Object Name: NGC 4361
Also Known As: H.I.65, PK 294+43 1, PN G294.1+43.6, VV 62
Object Type: Planetary Nebula
Right Ascension (2000.0): 12h 24m 30.8s
Declination (2000.0): –18° 47′ 05″
Voronstov-Velyaminov Type: 3a+2
Distance: 2,600 light years
Discovery: William Herschel on 7 February 1785 with 18.7-inch reflector
NGC Description: vB, L, R, vsmbMN, r
Telescope: Parks Astrolight EQ6 • 6″ f/6 Newtonian Reflector
Eyepiece/Magnification: 7.5mm Parks Gold Series Plössl • 120x • 26′ Field of View
Date/Time: 30 April 2011 • 05:00-05:45 UT
Observing Location: Oakzanita Springs, Descanso, San Diego Co., California, USA
Transparency: NELM 6.2; TLM 14.1
Seeing: Pickering 7-8
Conditions: Clear, calm, cold, humid
I found this bright planetary nebula easily by sweeping 5° due east of my previous target, NGC 4038/9. If you are seeking this object out on its own, it lies in the northern portion of the keystone-like shape of the Crow, and forms a right triangle with Delta (δ) and Gamma (γ) Corvi. As the brightest deep-sky object in Corvus, it is faintly visible in 10×50 binoculars under a dark sky.
At 30x magnification, NGC 4361 appears as a small circular patch of colorless nebulosity with a brighter center in a field sprinkled with bright and faint stars. The central concentration, while prominent, could not clearly be resolved as the central star.
At 60x magnification NGC 4361 displays a bright inner ellipse in position angle 115° surrounded by a fainter outer halo. The central star is intermittently visible as a stellering in the center of the ellipse. Variations in brightness are suspected in the outer shell. At 120x magnification the central star is clearly and steadily visible, even with direct vision. The inner shell appears slightly brighter in its NE half, and faint spiral “arms” can be traced through the outer halo. The nebula remains colorless (or “white”) at each of these magnifications. In many ways this object looks a lot more like a galaxy than a planetary nebula through the eyepiece. At 240x magnification NGC 4361 appeared dim and very diffuse, with the 13th-magnitude central star blazing through the fog. This lack of definition prompted me to back the magnification down to 120x for the sketch.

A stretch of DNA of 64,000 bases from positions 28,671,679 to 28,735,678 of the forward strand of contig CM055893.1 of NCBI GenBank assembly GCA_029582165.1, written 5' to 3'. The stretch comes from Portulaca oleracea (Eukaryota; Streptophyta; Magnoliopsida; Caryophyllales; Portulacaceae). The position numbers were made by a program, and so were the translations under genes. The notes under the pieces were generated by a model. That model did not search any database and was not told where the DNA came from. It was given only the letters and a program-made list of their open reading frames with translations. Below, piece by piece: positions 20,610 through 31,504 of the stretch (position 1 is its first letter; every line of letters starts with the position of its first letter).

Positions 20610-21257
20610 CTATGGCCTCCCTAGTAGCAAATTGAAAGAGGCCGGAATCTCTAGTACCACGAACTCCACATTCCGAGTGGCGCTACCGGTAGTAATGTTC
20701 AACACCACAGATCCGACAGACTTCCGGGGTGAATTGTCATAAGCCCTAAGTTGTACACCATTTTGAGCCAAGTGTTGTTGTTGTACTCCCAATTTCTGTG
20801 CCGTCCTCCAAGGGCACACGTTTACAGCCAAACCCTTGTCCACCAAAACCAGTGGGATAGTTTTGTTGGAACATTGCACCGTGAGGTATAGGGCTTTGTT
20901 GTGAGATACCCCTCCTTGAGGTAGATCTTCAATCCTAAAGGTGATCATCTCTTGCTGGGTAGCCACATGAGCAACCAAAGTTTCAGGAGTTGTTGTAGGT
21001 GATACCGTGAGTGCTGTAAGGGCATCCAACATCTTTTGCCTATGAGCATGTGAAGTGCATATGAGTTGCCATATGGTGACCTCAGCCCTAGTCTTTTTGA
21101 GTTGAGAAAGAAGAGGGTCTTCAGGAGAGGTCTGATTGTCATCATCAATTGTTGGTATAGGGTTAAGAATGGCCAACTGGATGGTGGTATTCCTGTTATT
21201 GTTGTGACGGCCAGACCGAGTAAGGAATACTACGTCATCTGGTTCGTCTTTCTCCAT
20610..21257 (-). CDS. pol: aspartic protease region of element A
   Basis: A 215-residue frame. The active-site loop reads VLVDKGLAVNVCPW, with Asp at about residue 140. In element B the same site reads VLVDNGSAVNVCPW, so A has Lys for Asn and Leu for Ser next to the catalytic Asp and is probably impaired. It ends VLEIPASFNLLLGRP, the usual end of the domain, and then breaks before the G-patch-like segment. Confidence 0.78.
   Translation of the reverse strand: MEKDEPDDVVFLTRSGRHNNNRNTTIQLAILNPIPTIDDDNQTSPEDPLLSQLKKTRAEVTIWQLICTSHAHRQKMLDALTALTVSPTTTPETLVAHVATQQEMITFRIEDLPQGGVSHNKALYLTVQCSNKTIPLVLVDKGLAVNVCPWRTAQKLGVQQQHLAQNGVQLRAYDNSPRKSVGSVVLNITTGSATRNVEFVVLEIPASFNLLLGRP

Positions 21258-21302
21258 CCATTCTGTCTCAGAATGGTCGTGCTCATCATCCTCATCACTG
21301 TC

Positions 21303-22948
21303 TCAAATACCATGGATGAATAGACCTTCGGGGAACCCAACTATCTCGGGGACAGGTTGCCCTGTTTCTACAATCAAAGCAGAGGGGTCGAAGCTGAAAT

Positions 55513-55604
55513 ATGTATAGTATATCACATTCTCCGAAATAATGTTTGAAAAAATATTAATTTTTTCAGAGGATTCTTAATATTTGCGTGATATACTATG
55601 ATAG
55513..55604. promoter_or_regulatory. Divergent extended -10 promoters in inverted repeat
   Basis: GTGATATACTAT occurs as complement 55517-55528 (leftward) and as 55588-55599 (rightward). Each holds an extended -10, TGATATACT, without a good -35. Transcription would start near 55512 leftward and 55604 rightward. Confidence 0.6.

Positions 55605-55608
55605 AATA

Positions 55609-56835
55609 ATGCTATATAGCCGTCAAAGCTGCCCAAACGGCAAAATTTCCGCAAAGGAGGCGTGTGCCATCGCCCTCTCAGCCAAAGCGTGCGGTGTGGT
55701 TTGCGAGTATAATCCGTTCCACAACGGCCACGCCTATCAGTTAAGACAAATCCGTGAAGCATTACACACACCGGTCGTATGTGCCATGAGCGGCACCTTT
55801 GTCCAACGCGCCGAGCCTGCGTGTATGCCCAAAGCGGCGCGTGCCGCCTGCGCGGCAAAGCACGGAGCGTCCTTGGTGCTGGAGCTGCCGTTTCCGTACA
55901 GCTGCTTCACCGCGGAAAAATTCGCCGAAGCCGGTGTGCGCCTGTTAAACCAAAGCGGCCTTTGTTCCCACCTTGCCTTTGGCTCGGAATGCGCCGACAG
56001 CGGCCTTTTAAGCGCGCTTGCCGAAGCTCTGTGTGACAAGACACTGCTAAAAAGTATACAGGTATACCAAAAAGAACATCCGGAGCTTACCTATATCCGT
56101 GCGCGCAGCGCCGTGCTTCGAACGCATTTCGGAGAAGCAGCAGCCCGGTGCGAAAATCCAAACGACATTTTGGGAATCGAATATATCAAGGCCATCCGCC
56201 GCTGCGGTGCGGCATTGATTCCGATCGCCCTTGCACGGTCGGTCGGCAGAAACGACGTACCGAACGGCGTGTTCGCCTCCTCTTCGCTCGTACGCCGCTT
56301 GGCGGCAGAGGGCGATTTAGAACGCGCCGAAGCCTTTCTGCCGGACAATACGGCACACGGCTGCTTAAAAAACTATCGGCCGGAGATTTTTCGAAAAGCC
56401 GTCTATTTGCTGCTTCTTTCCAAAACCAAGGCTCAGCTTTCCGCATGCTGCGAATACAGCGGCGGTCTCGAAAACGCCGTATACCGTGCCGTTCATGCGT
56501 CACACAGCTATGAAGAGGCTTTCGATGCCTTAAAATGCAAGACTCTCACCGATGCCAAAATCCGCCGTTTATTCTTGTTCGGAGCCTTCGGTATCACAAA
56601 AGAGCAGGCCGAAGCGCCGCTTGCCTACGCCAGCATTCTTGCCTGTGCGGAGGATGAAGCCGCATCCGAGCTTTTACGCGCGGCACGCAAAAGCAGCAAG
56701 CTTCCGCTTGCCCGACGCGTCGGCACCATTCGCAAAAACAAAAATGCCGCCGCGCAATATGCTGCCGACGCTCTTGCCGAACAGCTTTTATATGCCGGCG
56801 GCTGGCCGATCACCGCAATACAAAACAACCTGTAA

At 120x magnification, most of the prominent stars visible in the low-power view have been pushed out of the field of view. Only TYC 6105-1027-1, yellow-orange, 8.7′ NE, and TYC 6105-1204-1, blue-white, 10′ NNW, both 11th-magnitude are bright enough to rival NGC 4361. The remaining field stars range from 12th down to 14th magnitude.
The sketch presented here depicts the view at high magnification (120x). The sketch has been rotated so that north is up and west is to the right. The sketch was produced with a No. 2 mechanical pencil with 0.5 mm lead, and three blending stumps (8948B, 8943B, and 8941B) on 100 lb. white card stock. The original drawing measures 7½ inches across.
This observation was made from a reasonably dark site (borderline blue-green on LP maps) at an elevation above 4,000 feet. The NELM was estimated at 6.2, the TLM at 14.1 in the vicinity of the target. The seeing conditions were above average (Pickering 7-8), but the humidity was quite high and care had to be taken to prevent dew from accumulating on optics and sketching materials. The temperature was 37°F. The air was very still and the high magnification views very steady.